Microsoft has a big problem with mobile and tablets. Windows 8 is a compromise to address tablets and desktops, but it is not working neither of them. Microsoft faces disruption in the personal computing space they used to dominate. Compromises have never worked well in face of disruption.

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Online TV Vs. Traditional TV: Who wins?

adoption-of-pay-tv-services-in-the-us
You will find more statistics at Statista

Remember the charts in 2008 showing iPhone’s market share under 5% versus Nokia’s above 50%? Doesn’t the Cable TV chart above remind you to those Nokia charts trying to show that the inevitable won’t happen? And then, it is only a matter of time.

For TV, the shift to online might happen sooner than what a first glimpse at the chart may suggest. If you add Netflix, Hulu, Amazon and iTunes shares on the chart, you get that online TV has already surpassed Cable TV. Yes, data can tell many different stories depending on how you show it.

Internet bandwidth is less and less a bottleneck for online TV to offer the same picture quality as Cable or Satellite. As we get more connected TVs, the difference between traditional and online TV blurs. For live TV, the consumer TV experience is the same whether the signal is carried over a cable, a satellite or an IP connection.

Very soon the only difference between traditional and Online TV will be the technology that carries the signal. While live TV on cable and satellite use a broadcast carrier, live TV for online is unicast.

To a viewer that does not change much. For an advertiser that is a big difference.

– With broadcast, all consumers must watch the same ads. You can only target your ad by understanding what content/TV-show appeals to what demography.
– With unicast, each consumer can watch an unique personalized ad. That means that marketers can tailor their message to the segment of one.

It is not only that marketers could program TV ads with the same granularity as you can program a Facebook or LinkedIn Campaign (e.g. I want my ad to be seen only by male people working for AT&T in Illinois). It is that you could even imagine to personalize your ad with the name of the viewer, or if permission given, with his customer history.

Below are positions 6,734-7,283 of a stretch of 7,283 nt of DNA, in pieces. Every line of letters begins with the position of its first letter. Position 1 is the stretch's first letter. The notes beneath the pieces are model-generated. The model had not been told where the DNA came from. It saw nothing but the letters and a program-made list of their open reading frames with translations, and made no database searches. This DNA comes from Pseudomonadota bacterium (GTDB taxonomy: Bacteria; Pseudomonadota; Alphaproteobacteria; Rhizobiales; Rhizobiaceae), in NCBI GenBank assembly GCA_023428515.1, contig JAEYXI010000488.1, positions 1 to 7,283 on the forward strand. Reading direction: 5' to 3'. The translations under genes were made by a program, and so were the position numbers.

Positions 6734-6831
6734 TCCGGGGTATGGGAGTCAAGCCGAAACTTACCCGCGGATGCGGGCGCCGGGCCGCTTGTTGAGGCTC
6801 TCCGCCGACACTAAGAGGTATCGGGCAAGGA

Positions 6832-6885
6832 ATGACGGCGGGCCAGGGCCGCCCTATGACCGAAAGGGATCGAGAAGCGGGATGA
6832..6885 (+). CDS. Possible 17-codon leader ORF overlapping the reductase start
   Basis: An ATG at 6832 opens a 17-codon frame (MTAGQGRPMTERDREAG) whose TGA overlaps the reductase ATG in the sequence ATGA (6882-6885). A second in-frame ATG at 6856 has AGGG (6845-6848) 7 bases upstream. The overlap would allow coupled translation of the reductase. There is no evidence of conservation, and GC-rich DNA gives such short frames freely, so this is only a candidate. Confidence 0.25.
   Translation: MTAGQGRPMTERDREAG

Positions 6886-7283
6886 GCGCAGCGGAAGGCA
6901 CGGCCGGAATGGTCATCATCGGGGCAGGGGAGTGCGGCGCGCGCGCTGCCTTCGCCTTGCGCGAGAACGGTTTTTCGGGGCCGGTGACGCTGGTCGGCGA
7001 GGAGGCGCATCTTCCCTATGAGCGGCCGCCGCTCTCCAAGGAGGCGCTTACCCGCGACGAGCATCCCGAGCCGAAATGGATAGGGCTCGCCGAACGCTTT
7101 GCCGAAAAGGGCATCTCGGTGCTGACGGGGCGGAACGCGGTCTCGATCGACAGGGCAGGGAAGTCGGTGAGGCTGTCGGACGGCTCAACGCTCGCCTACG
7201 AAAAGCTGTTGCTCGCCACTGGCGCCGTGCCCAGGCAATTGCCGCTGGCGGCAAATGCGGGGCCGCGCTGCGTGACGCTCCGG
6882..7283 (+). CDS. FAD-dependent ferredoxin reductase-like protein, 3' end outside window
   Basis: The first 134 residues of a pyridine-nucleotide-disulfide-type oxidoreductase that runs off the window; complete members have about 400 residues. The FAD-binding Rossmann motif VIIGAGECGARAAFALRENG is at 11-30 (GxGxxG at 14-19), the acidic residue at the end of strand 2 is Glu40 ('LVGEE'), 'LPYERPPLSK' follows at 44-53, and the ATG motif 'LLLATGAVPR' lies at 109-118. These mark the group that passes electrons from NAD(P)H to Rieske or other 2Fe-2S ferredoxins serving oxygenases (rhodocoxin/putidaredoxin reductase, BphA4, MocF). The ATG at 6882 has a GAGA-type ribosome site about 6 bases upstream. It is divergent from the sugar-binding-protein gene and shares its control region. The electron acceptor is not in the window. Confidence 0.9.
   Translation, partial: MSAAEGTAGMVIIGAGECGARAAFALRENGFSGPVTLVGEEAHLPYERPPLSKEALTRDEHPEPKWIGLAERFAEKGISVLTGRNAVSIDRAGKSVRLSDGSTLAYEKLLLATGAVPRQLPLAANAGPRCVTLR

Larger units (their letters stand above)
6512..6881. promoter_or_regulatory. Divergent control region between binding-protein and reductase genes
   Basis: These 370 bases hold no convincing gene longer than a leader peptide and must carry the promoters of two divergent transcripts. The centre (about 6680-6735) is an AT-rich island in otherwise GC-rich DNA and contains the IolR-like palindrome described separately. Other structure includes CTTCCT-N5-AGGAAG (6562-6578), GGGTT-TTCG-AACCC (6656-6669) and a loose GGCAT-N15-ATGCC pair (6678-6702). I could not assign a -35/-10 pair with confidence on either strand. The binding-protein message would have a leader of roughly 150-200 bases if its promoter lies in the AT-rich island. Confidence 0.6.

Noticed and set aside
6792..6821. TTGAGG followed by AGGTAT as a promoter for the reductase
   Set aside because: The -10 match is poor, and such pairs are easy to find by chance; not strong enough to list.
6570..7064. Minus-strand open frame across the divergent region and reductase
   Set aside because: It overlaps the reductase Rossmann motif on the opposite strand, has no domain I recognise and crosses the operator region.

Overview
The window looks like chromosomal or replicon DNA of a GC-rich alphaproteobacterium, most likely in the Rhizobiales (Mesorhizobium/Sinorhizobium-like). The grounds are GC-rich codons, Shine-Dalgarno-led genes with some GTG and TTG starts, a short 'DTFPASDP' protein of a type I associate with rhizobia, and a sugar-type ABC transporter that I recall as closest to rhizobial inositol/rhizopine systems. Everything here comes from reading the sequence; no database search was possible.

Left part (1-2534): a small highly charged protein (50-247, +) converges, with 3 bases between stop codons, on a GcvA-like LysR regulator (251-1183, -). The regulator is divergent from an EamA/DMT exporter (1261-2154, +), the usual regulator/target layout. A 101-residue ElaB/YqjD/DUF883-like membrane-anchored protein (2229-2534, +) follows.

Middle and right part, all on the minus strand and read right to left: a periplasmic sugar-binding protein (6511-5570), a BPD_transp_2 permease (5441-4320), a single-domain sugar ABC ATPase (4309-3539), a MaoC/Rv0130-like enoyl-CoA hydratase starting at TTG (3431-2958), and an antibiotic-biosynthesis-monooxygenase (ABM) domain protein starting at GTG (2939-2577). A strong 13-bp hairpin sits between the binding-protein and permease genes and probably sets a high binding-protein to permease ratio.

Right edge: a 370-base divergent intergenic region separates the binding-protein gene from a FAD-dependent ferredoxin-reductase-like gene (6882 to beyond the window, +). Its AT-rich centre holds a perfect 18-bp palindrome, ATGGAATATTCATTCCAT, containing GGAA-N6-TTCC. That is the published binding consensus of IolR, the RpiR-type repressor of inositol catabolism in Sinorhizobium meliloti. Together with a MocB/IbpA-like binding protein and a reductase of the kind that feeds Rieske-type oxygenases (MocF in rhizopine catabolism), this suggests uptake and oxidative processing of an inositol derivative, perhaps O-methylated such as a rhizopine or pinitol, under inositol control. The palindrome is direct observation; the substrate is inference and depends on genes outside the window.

What do you think will be more valuable to advertisers? A mass media ad, like those aired on TV today, or the possibility to target specific niches, and even persons?

That is the hidden power of online TV, and this is what traditional media agencies (and TV broadcasters) don’t want you to know… so that you keep wasting half of your marketing budget.

“Half of the money I spend on advertisement is wasted. The trouble is I don’t know which half.“
—John Wanamaker (1838-1922)

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2 Key Ideas on Marketing Disruption

These are the key points that Brian Solis makes about Marketing Disruption in this video:

1) How to equip marketers to deal with disruption?
The answer from marketers should also be disruptive. That means you should stop looking at the same companies you looked in the past and everybody looked.

By the very nature of the process, if you keep working with the same agencies and companies you won’t be very disruptive.

My comment: I can only agree. Incumbent players tend to protect the status quo and will have a conflict of interest to disrupt themselves. AT&T did not invent Skype, and Time Warner would have never invented YouTube. The disruptive guys are the ones that shake the established model.

A traditional media agency has no incentive to shift your offline dollars to digital.

2) What are the recent Disruptions in marketing?